February 2015


We Americans created sprawl and with it a massive amount of energy consumption. Could this be one of the answers?

http://www.businessinsider.com/nyc-micro-apartments-under-construction-2015-2

New York City’s first ‘micro apartments’ are coming this spring — here’s what they’ll look like

In 2013, a project called My Micro NY won a design competition for the New York’s first “micro apartments” sponsored by the Department of Housing Preservation and Development.

Intended to create affordable housing for singles in New York City, those promised prefabricated affordable units are finally being assembled in the Brooklyn Navy Yard and will be unveiled this spring in Manhattan’s Kips Bay, according to The New York Times.

The city’s first “micro” building will have 55 rental apartments, all ranging from 260- to 360-square-feet with big windows, ample storage space, and Juliet balconies.

Because the architects believed amenities are important to micro-unit dwellers, the building will also have a public meeting space, café, and common rooftop garden for residents, as well as a laundry room, residential storage space, a bike room, and fitness space.

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Go there and read a little (chuckle). More next week.

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My sister-in-law Mari Whitney and her  husband Dick installed a house sized unit at their house in Mason City and it saves them a bunch of money. But the payback is loooong.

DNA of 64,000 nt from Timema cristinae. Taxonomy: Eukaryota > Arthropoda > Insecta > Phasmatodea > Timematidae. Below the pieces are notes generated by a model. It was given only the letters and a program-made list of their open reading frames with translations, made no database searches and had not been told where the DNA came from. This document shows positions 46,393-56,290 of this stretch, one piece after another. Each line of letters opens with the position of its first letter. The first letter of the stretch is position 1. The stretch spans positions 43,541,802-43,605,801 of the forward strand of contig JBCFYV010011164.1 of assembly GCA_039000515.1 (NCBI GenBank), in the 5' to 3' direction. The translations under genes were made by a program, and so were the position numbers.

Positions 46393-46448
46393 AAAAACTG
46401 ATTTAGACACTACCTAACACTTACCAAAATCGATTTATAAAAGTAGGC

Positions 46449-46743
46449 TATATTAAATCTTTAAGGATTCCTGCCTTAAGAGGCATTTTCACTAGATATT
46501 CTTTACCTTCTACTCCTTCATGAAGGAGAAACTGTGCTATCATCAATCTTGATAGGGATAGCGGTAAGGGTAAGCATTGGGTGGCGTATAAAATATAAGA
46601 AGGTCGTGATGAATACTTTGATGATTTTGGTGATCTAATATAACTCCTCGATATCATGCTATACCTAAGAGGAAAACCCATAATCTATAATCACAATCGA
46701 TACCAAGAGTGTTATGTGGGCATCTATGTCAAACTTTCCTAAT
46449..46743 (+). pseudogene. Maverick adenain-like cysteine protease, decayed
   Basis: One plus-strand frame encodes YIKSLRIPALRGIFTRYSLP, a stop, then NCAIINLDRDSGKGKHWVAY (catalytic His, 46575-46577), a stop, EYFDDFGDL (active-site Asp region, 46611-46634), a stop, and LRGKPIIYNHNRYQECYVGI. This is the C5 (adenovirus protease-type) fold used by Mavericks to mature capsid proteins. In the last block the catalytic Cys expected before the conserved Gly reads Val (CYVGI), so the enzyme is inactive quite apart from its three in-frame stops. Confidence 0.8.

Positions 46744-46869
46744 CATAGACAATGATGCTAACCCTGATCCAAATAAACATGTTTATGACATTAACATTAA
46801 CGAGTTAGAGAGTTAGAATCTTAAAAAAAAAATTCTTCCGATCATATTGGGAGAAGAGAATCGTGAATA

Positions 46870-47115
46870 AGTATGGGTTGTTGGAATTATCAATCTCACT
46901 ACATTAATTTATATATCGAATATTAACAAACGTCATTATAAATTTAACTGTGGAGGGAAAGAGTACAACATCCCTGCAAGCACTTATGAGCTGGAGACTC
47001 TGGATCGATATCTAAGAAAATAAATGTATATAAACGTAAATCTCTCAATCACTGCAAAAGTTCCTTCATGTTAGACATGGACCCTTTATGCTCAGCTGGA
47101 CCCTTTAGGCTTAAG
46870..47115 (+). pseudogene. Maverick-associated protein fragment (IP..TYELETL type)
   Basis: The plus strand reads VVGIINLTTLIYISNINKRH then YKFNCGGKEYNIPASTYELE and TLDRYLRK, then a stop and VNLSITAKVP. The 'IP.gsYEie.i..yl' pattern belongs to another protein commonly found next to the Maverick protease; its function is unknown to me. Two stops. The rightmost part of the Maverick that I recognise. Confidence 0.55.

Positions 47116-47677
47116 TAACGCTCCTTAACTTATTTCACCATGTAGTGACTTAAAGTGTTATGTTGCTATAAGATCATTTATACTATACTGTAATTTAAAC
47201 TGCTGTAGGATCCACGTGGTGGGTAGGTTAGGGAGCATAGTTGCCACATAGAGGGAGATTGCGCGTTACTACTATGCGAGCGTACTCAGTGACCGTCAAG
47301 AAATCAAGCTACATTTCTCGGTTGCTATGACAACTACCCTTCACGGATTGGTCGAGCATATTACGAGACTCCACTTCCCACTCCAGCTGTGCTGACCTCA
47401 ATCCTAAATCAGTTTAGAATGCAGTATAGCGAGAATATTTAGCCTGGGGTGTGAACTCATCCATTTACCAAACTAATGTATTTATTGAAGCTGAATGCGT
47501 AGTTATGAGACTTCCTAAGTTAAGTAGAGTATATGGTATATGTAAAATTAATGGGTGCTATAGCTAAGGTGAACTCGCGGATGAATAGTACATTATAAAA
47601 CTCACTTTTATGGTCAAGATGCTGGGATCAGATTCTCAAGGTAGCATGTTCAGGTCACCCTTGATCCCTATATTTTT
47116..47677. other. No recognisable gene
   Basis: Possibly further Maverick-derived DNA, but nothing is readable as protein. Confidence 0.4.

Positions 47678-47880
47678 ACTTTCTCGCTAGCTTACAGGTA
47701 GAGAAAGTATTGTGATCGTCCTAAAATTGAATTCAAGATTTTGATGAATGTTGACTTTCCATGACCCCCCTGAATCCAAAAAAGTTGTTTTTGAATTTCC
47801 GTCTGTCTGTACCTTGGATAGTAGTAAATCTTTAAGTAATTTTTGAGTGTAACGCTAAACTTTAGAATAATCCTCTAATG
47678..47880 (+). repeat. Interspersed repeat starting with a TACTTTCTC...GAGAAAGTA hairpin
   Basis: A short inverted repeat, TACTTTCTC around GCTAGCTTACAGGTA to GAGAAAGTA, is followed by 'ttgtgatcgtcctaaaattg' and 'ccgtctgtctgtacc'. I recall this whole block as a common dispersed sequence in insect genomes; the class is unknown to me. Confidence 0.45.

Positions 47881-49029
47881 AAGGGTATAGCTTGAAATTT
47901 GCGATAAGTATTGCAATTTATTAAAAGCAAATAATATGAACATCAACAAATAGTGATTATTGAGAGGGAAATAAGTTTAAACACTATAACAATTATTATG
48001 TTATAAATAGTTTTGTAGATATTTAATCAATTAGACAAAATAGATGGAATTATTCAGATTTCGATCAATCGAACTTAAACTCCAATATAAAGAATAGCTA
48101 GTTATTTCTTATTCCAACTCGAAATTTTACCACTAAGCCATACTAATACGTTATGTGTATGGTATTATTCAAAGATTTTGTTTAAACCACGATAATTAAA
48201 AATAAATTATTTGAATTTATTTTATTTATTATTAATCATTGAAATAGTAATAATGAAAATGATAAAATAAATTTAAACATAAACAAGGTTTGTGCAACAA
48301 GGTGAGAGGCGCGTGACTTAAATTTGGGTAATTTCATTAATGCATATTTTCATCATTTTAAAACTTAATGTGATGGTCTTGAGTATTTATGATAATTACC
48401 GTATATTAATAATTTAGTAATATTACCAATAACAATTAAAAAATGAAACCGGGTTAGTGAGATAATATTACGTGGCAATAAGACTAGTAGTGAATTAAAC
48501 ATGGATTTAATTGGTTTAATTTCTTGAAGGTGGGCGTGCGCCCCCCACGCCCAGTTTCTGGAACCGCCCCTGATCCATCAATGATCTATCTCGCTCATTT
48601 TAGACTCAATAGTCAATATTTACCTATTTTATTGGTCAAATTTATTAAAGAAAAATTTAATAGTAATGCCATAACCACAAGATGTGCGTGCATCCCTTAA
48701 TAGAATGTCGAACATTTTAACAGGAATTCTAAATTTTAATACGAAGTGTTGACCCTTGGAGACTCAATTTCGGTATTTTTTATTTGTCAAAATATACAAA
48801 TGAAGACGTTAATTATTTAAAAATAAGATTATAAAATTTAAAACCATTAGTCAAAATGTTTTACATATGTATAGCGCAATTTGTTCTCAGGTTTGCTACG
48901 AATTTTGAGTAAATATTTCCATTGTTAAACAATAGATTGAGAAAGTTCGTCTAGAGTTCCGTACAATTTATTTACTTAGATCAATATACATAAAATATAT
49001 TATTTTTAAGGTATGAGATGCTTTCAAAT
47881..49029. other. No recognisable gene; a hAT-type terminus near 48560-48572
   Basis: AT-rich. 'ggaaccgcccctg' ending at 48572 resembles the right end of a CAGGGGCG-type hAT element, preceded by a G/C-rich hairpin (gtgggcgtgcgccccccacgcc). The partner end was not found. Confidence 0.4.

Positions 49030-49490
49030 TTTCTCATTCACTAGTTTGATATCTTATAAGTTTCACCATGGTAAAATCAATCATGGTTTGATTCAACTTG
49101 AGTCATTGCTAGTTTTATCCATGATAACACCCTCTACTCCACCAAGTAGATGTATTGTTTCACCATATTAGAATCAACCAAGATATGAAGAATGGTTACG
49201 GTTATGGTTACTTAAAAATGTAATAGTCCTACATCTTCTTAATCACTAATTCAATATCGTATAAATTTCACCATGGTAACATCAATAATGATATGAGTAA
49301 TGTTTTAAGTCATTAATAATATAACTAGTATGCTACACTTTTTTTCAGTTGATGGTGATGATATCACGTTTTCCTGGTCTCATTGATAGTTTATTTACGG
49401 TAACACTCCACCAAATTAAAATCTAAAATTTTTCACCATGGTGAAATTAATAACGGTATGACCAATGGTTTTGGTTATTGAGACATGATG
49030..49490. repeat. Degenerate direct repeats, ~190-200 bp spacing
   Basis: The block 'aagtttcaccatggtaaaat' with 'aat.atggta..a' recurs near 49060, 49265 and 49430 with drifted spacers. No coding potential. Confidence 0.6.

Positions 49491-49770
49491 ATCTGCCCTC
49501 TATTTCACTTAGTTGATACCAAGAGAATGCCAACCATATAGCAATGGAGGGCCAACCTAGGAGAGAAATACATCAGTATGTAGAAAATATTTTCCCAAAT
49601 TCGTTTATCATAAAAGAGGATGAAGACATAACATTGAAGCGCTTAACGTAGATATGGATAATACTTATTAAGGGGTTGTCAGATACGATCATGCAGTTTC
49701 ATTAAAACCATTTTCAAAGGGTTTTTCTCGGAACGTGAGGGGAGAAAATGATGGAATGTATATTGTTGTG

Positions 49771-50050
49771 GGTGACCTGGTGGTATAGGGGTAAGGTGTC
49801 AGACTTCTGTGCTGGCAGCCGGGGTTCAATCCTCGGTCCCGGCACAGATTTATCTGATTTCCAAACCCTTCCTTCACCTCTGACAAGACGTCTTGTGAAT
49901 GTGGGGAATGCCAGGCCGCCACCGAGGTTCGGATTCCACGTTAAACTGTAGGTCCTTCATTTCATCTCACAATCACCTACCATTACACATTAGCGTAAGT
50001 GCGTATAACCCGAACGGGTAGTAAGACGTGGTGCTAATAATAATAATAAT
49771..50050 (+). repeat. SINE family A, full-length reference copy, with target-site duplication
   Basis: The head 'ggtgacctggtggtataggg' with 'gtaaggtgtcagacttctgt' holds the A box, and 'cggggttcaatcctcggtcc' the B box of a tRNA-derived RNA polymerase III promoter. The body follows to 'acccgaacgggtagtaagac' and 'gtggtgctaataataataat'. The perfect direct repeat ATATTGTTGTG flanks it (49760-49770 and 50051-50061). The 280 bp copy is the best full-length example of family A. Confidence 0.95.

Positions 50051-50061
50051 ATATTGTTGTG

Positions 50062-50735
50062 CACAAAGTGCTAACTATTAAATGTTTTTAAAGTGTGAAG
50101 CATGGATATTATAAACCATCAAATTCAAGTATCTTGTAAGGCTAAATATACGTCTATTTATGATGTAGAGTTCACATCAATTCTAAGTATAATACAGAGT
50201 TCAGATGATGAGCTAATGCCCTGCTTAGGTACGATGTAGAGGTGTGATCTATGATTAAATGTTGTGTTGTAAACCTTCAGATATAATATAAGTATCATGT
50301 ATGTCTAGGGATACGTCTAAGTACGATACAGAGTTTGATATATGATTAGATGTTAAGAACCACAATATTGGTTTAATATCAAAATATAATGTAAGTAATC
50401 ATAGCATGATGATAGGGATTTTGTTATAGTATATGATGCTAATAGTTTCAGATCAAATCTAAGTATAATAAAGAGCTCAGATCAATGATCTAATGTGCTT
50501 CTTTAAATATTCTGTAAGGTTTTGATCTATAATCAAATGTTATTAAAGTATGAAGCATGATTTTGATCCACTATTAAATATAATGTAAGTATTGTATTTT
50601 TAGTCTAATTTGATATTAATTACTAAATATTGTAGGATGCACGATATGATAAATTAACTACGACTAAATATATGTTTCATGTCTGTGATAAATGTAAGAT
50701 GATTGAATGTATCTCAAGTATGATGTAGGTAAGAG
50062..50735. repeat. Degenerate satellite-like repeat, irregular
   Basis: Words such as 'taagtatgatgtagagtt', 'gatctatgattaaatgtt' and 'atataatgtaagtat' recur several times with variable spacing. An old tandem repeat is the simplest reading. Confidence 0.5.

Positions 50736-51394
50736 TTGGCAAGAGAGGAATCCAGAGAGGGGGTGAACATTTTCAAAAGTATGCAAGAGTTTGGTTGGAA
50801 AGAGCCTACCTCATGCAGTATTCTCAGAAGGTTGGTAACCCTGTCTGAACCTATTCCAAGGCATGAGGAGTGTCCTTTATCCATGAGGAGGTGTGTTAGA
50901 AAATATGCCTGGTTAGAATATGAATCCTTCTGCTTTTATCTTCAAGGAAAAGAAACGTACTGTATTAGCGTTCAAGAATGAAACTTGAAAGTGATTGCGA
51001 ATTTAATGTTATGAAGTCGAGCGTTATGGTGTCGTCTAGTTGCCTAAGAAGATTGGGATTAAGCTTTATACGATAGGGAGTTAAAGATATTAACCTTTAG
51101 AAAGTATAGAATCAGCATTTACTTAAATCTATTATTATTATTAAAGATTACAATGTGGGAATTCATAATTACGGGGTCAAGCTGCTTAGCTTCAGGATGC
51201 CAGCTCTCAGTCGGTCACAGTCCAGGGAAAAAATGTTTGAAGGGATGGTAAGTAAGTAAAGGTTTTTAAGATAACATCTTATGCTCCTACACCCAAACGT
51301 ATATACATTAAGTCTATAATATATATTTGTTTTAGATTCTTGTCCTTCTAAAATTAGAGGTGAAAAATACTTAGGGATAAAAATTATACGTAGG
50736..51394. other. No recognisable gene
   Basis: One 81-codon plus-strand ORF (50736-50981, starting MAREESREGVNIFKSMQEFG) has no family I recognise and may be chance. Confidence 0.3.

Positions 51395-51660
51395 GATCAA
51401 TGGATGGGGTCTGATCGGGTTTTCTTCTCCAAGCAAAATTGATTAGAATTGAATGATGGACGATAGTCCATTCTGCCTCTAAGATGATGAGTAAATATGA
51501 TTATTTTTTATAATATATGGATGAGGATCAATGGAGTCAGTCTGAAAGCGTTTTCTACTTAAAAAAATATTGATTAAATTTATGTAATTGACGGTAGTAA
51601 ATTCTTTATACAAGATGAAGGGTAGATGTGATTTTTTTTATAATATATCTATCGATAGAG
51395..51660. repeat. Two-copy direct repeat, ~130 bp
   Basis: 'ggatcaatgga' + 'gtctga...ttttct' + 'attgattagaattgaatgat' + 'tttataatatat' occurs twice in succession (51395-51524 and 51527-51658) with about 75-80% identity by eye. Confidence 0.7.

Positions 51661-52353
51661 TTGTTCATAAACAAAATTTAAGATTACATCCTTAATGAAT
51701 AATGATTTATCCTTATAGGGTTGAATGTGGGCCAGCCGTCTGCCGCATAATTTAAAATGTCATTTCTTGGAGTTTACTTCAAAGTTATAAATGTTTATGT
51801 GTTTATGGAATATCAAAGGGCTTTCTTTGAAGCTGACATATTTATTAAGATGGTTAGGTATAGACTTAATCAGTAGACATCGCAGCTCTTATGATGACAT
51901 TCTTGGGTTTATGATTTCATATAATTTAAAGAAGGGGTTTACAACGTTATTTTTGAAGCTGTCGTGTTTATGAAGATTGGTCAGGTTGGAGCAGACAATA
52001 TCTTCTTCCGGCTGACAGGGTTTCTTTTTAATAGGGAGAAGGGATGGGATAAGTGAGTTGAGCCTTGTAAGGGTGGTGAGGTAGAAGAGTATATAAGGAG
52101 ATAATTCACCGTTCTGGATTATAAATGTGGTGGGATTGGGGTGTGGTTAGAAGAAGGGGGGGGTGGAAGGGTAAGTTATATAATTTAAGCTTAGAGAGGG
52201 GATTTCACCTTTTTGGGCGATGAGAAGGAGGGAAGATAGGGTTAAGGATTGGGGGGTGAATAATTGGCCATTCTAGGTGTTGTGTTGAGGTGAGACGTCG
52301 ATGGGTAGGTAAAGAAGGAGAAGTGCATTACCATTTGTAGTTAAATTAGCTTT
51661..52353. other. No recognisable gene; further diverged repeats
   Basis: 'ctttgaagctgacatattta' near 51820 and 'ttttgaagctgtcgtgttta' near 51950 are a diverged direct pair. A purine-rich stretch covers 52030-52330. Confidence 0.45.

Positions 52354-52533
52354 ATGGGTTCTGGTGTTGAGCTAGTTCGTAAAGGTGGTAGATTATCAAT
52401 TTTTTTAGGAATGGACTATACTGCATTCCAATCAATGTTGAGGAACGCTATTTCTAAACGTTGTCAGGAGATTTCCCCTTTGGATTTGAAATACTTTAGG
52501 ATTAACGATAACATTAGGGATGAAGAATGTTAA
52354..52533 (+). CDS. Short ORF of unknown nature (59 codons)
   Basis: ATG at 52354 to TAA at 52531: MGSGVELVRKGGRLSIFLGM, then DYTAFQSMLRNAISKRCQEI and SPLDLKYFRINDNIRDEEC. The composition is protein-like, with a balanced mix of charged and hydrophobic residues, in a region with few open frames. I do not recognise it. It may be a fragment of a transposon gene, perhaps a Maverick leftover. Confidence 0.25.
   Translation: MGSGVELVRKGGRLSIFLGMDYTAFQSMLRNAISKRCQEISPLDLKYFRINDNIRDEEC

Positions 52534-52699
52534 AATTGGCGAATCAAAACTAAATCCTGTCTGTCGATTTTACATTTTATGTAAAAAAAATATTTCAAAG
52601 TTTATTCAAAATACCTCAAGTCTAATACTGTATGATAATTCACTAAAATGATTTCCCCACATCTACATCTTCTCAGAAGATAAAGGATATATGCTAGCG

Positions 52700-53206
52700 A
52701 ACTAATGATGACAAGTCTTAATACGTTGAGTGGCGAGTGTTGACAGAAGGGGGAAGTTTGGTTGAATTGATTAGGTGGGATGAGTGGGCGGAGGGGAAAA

https://www.centralilfoodbank.org/

https://www.centralilfoodbank.org/documents/AnnualReportFinalPDFWeb.pdf

The Foodbank Goes Green
One of the first 50 wells being drilled in October2014.
This fall work began on an estimated $850,000 geothermal
project that will help cut utility costs at the Foodbank’s 56,000 square
foot facility. The geothermal projectwill help heat and cool a portion of
the building.
50 wells were dug 200 feet deep in the open lawn on the east
side of the Foodbank’s Cook Street location to install a closed loop
geothermal heating and cooling system in the ground.
The system will use the earth as a heat source in the winter and
a heat sink in the summer, resulting in significantly lower energy
consumption.

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Go there and read the whole site. Look around. More next week.

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I saw a story on Digg about a designer (architect?) that got an award for building a house with water walls. But I could not find it again. This piece popped up and uses an older technology but you can get the idea from it.

http://www.motherearthnews.com/green-homes/build-a-water-wall-home-zmaz83ndzale.aspx

Build a Water-Wall Home

Construct your very own water-wall home and learn about calculating water storage requirements, wall construction and solar basics.

By David Bainbridge
November/December 1983

The Morgan home in Davis, California has 14,000 pounds of thermal mass stored in its water walls, yet the containers blend in so well with the house design that they’re barely visible.

In many ways, passive solar homes are superior to those with active (mechanically assisted) heating and cooling systems. After all, passive solar systems don’t rely on auxiliary energy sources to perform (so they’ll work even when the power is off)… are generally simple and low in cost, combine energy collection and storage functions, have a long life, need little maintenance, and can often be built and installed by the home handy person, without special training or equipment.